Mental illness and child custody: a reason for concern?

On Behalf of | Feb 14, 2024 | Blog, Child Custody, Family Law

Going through a divorce is difficult enough. When the divorce process involves children and additional factors, such as animosity between the parents or other issues, like mental health concerns, things can become very complicated very quickly.

Parents who are going through a divorce and suffer from mental health illnesses are not alone. The statistics are staggering. 1 in 5 Americans live with a mental health condition. That is one out of every five people. Chances are, you know people who do or have one yourself.

What does this mean in a divorce?

First, it is important to mention that if the divorce is amicable, things will likely be easier, especially if the parent with the mental health condition is under treatment and can manage well.

The court’s primary concern is the well-being of the children. If the kids are fine, it is unlikely the court will act or change things against the parents’ wishes.

However, in some cases, parents do not get along and as soon as the divorce proceedings begin, so do the allegations and accusations about the other parent, their inability to provide for their children and more.

In these cases, parents often become concerned.

The court’s role in custody decisions

The court is here to help you get divorced and to settle all matters associated with the divorce. If you have kids, that includes child custody.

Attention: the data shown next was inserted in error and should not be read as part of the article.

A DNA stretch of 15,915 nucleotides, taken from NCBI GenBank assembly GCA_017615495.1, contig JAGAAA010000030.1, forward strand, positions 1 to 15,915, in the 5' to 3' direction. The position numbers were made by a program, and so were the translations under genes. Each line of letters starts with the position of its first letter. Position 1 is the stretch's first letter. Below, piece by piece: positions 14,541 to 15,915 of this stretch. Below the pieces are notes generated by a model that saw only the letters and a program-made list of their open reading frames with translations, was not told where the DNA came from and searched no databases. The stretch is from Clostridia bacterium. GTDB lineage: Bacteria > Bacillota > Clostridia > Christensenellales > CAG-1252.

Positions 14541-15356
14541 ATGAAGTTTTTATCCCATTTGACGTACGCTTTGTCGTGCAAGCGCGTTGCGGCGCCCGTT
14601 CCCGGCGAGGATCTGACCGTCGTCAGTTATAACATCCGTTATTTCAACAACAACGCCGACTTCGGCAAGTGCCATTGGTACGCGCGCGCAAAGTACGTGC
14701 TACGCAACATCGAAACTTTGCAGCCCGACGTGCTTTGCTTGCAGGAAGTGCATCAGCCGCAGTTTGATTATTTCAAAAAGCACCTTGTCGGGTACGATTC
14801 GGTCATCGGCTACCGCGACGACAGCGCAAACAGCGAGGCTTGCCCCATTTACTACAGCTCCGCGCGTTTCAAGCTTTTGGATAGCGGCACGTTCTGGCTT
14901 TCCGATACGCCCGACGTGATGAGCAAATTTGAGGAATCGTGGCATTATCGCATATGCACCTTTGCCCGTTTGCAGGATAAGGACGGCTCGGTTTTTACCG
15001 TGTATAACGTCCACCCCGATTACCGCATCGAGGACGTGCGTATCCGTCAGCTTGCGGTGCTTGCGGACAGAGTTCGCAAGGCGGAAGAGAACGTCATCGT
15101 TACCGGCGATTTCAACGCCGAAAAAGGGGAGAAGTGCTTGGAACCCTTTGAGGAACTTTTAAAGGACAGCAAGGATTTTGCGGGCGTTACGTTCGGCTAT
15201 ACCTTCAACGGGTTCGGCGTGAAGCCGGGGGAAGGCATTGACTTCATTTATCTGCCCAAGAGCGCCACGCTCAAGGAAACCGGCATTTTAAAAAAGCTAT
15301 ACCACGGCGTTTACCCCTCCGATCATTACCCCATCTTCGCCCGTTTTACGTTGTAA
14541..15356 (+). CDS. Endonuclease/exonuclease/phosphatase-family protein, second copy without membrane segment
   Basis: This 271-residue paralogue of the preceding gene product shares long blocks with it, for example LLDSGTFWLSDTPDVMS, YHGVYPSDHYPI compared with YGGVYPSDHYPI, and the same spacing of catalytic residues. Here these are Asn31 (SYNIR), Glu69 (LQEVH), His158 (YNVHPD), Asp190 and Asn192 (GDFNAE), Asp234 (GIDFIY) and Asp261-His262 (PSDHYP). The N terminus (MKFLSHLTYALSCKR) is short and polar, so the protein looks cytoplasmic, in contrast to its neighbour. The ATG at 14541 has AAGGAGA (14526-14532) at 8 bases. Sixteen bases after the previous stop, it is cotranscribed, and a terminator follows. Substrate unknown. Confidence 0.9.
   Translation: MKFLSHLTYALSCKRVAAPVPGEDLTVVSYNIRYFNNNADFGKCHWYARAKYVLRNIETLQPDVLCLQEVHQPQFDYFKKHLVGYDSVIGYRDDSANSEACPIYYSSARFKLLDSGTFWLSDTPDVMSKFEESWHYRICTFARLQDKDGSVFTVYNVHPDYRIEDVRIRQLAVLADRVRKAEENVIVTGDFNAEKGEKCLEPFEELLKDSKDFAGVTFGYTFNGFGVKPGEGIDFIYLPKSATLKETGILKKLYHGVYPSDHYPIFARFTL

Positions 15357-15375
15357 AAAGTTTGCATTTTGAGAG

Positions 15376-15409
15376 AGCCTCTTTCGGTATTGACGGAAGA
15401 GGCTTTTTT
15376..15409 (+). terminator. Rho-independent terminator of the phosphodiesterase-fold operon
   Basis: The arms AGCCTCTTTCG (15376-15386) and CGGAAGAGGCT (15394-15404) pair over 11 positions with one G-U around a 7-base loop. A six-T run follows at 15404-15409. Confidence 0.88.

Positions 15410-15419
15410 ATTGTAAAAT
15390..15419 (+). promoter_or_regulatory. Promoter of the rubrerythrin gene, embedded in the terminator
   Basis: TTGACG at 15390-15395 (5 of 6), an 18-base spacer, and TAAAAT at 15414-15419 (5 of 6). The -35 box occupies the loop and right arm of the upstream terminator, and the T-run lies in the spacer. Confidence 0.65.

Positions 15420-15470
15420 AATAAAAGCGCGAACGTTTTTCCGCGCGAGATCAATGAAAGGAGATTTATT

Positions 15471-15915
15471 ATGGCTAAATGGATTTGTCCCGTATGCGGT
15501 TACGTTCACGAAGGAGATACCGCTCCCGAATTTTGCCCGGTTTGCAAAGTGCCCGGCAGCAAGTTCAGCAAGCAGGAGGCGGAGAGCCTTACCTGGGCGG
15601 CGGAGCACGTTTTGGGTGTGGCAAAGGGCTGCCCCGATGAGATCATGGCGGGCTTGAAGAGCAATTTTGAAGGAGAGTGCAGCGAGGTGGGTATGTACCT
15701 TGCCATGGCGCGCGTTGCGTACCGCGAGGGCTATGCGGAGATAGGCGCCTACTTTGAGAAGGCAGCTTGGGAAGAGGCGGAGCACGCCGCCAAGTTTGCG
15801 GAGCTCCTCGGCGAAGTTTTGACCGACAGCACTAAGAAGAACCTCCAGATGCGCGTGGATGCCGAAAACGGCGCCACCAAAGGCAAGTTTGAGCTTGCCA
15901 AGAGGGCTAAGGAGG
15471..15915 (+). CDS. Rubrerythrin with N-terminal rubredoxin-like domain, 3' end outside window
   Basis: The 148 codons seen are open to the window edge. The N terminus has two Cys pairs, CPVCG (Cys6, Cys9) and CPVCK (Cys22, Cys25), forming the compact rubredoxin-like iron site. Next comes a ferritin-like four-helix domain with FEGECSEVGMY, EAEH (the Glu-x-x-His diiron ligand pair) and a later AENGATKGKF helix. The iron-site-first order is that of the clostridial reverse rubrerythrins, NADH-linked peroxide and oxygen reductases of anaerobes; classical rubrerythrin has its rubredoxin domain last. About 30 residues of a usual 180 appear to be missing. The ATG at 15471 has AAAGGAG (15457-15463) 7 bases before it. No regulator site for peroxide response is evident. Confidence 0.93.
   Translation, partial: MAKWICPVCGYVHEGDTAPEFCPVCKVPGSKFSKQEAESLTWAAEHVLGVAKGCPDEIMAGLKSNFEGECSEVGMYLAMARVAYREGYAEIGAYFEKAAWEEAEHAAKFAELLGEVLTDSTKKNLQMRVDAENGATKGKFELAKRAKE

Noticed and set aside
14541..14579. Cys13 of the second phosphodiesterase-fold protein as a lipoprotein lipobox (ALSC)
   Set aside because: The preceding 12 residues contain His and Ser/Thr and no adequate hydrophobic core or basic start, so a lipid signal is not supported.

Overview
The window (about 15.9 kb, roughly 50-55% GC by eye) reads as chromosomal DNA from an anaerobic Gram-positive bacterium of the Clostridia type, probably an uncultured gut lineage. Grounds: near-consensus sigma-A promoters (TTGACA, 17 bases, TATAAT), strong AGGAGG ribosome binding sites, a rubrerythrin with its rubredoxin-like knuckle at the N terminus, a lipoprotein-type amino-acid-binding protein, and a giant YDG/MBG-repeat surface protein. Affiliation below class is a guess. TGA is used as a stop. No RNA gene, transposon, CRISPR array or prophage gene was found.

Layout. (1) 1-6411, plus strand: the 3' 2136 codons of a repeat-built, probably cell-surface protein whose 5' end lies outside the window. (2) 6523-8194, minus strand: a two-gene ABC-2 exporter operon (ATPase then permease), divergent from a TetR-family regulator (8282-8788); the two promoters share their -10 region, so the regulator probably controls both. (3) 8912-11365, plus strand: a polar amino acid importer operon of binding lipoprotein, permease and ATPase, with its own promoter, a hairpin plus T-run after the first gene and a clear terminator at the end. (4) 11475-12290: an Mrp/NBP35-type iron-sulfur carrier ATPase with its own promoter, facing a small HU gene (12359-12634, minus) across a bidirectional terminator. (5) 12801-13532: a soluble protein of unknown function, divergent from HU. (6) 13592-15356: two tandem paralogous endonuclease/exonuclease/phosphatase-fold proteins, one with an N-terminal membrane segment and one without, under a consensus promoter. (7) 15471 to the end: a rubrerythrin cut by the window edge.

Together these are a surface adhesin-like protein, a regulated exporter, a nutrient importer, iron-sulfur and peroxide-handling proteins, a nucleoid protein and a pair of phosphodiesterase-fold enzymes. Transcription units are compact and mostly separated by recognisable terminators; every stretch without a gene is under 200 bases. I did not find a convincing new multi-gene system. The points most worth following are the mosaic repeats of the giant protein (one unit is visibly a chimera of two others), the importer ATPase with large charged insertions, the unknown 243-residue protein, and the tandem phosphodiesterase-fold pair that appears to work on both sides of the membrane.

The standard the court uses when making decisions about child custody is “the best interests of the child,” which is a list of factors—a parent’s mental health being one of them—that ensure a child is safe, taken care of and lives in a stable and happy environment.

Mental illness concerns

If you suffer from mental illness and are under the care of a physician, the court may ask for medical records, professional opinions and anything else that gives the court an insight into your ability to take care of your kids.

If your condition is stable because you are following a treatment plan and it does not negatively affect your kids, it is likely that the court will not put a lot of weight on this issue.

Do not be concerned if the court asks questions and inquires deeper into your condition and how it affects your relationship with your children. It is normal and that is what the court is supposed to do.

Parenting plans

You or your attorney, assuming you have one, may put forth a parenting schedule at any time during the divorce proceedings that you believe is appropriate or advantageous for your child.

While the other side has the same right, the court can weigh the pros and cons of both and come up with a solution that works for everyone.

Alternative dispute resolution

In addition, if the parties cannot agree on child custody but the court is not ready to decide, they may suggest that the parties go to mediation and try to work things out themselves.

Parents know their children best and the court truly does want to encourage the parents to work together and hopefully communicate in a way that is productive and effective.

When parents disagree

In cases where parents disagree and mediation fails, the court may have to take a stance and decide on custody.

The court may decide to create a parenting plan that allows both parents to see their child equally or on a similar schedule as they do now or did before the divorce proceedings started. Either way, the court’s purpose is not to hurt your relationship with your child, but to help parents navigate through the difficulties that can sometimes come with the dissolution of a marriage.